Christine ODonnells Senate campaign hired a special consultant to manage the flood of online donations from tea partyers and fans across the country. The Republican lost anyway.
Christine O’Donnell raised $62,575 in her first Senate campaign. Four years later, the 41-year old Delaware media consultant raised $7.3 million, shattering her previous effort by more than 10,000 percent while rewriting the book on “nontraditional” campaign fundraising in 2010.
An incomplete batch of campaign finance records released in recent days tells a similar story in Senate contests across the nation, where a handful of little-known conservative darlings in Colorado, Nevada and Alaska destroyed fundraising expectations and — whether they won or lost — likely cemented the tea party’s political power for at least the next two years.
“A lot of the tea party candidates developed a philosophical, ideological constituency, well beyond their geographic constituency,” said Dave Levinthal of the Center for Responsive Politics. “When you grow bigger than your political borders, you suddenly have the advantage of attracting cash from every corner of the country.”
Most of O’Donnell’s haul came from outside the state. That was also the case for Colorado’s Ken Buck, who upset the Republican establishment’s hand-picked GOP challenger in an August primary before falling to Sen. Michael Bennet (D) in the general election.
In the losing bid, Buck raised $4.7 million, nearly 90 percent coming from individual donors, many from outside of Colorado. Almost $1.2 million, or one-quarter of all his receipts, were donations of less than $200, according to his most recent filing with the Federal Election Commission that covers the period through Election Day.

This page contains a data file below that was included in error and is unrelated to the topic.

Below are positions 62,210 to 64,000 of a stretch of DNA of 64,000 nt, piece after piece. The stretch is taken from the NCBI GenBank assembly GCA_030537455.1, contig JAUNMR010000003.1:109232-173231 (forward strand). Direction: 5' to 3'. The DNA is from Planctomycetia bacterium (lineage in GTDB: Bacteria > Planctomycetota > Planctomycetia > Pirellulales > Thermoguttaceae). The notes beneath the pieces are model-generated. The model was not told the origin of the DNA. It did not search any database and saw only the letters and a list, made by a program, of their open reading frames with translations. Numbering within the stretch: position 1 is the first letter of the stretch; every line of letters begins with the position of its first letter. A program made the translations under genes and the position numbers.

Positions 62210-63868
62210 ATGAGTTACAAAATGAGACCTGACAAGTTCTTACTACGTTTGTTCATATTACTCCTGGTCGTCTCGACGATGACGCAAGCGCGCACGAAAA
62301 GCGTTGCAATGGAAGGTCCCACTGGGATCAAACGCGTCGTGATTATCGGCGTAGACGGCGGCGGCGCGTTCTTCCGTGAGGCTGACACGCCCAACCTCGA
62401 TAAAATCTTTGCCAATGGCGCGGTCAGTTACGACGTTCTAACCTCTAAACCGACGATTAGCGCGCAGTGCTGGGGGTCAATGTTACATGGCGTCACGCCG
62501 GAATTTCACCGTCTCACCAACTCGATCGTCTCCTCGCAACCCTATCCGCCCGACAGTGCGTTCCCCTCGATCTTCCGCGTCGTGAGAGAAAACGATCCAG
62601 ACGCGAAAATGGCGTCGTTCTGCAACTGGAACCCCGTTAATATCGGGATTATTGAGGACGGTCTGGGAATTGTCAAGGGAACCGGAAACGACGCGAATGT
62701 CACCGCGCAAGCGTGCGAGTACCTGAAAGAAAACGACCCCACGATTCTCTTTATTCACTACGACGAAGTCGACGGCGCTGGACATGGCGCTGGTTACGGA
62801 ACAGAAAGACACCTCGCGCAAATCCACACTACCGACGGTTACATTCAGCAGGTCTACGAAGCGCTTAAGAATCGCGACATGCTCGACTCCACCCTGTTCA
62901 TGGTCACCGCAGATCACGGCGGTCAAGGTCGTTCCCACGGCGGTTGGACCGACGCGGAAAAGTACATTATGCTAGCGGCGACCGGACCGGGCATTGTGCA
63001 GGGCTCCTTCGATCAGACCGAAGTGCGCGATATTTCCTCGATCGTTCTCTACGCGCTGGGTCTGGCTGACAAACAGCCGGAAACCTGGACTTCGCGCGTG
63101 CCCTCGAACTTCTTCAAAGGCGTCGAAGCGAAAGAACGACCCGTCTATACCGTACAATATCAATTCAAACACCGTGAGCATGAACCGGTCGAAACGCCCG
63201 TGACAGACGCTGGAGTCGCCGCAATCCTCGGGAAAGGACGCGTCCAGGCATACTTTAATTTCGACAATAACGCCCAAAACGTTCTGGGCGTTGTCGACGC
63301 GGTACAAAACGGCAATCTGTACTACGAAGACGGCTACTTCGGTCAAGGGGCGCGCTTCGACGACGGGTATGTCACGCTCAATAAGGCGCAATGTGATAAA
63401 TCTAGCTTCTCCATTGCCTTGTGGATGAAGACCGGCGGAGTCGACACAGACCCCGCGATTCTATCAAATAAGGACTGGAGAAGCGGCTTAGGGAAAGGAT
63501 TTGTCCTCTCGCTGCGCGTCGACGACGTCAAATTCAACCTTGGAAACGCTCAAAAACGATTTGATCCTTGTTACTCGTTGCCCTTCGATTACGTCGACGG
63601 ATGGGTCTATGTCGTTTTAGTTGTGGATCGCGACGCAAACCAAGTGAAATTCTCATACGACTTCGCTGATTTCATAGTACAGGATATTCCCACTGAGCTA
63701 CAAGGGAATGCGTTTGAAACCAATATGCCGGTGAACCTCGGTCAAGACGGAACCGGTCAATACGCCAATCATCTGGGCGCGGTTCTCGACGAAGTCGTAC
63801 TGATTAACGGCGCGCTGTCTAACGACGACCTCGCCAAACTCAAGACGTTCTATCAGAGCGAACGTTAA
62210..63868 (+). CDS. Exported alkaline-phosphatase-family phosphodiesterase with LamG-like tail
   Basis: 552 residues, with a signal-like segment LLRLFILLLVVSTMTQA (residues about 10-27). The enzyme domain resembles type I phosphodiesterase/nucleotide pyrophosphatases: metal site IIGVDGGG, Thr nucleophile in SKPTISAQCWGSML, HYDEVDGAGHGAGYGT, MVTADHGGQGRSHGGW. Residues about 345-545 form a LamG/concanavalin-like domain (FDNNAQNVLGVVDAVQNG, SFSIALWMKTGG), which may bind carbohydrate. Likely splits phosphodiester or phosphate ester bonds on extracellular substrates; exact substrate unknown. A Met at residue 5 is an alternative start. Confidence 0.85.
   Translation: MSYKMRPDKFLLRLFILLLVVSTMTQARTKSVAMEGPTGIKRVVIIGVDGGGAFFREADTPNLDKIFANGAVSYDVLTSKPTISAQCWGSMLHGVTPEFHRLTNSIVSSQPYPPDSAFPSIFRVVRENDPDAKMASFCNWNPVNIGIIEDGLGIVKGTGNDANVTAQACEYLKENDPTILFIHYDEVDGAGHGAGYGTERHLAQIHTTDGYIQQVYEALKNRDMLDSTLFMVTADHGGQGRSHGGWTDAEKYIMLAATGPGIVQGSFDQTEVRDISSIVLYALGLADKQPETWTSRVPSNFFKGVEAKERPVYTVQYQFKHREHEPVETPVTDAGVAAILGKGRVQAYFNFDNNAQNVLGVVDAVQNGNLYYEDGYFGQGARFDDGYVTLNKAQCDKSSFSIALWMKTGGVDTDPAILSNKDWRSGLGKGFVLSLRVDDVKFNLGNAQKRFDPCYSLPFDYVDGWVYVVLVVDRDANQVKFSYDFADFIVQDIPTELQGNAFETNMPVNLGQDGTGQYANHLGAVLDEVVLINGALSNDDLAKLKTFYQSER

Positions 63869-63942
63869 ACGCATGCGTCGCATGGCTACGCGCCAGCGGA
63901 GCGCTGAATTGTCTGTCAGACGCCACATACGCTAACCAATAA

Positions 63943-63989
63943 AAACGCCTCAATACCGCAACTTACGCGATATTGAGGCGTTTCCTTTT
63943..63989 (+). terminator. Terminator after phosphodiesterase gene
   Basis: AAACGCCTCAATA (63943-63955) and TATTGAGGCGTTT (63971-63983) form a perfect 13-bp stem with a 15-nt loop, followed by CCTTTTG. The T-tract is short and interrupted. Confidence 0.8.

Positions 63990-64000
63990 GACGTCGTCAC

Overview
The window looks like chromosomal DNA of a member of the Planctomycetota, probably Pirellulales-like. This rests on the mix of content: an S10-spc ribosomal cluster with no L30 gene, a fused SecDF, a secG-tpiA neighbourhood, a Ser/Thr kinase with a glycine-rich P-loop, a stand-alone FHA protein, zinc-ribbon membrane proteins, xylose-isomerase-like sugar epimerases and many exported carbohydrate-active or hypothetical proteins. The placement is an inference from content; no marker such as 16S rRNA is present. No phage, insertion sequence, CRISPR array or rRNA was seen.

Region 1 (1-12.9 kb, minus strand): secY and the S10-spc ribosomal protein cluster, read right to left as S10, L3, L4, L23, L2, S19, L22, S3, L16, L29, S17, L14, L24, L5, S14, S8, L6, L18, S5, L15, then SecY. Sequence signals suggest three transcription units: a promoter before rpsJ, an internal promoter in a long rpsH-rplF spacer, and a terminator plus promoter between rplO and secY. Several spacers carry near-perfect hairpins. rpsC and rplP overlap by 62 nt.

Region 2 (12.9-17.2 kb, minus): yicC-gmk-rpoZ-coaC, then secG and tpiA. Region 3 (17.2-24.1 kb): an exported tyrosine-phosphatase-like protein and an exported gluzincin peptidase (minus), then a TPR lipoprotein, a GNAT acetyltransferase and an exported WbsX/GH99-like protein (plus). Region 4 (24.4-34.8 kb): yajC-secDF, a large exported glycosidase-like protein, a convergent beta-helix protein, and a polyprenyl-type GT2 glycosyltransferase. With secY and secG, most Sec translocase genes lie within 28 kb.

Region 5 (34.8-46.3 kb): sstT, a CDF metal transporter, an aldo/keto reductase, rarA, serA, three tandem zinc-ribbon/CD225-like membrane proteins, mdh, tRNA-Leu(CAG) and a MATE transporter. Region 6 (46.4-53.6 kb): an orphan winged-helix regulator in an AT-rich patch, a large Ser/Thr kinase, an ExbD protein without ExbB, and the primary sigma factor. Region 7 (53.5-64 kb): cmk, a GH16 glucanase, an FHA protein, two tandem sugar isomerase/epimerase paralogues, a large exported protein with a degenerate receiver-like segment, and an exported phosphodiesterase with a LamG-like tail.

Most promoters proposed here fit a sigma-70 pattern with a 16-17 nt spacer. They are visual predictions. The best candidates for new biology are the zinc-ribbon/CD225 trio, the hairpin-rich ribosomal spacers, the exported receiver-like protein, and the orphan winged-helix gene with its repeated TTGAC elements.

In Alaska’s roller-coaster Senate contest, tea party favorite Joe Miller raised more than $3 million during the cycle, with more than 92 percent coming from individuals. He finished the most recent filing period, Oct. 14 to Nov. 22, with nearly $980,000 in the bank, money almost certainly being diverted to his ongoing legal fight against Sen. Lisa Murkowski, who was declared the winner in a historic write-in bid. But it’s unclear whether Miller left money on the table that could have gone to better use.
Some tea party candidates couldn’t spend their money fast enough.
Less than a week before Election Day, O’Donnell had trouble finding a place to air a 24-minute campaign documentary soon after her shocking GOP primary victory over Rep. Mike Castle. The cost of the massive buy wasn’t the problem; it was simply finding an outlet with an open time slot. The ad ultimately ran on a public access station and a local Fox affiliate.
Rep. Christopher H. Smith, R-N.J., left, David Goldman, center, and Arvind Chawdra right, attend a news conference in the Rayburn House Office Building on international child abduction. Goldman and Chawdra are fathers whose children were abducted by their mothers and taken abroad.
Each year since 1990, CQ Roll Call has reviewed the financial disclosures of all 541 senators, representatives and delegates to determine the 50 richest members of Congress. This year's report, derived from forms covering the calendar year 2012, shows it took a net worth of $6.67 million to crack the exclusive club.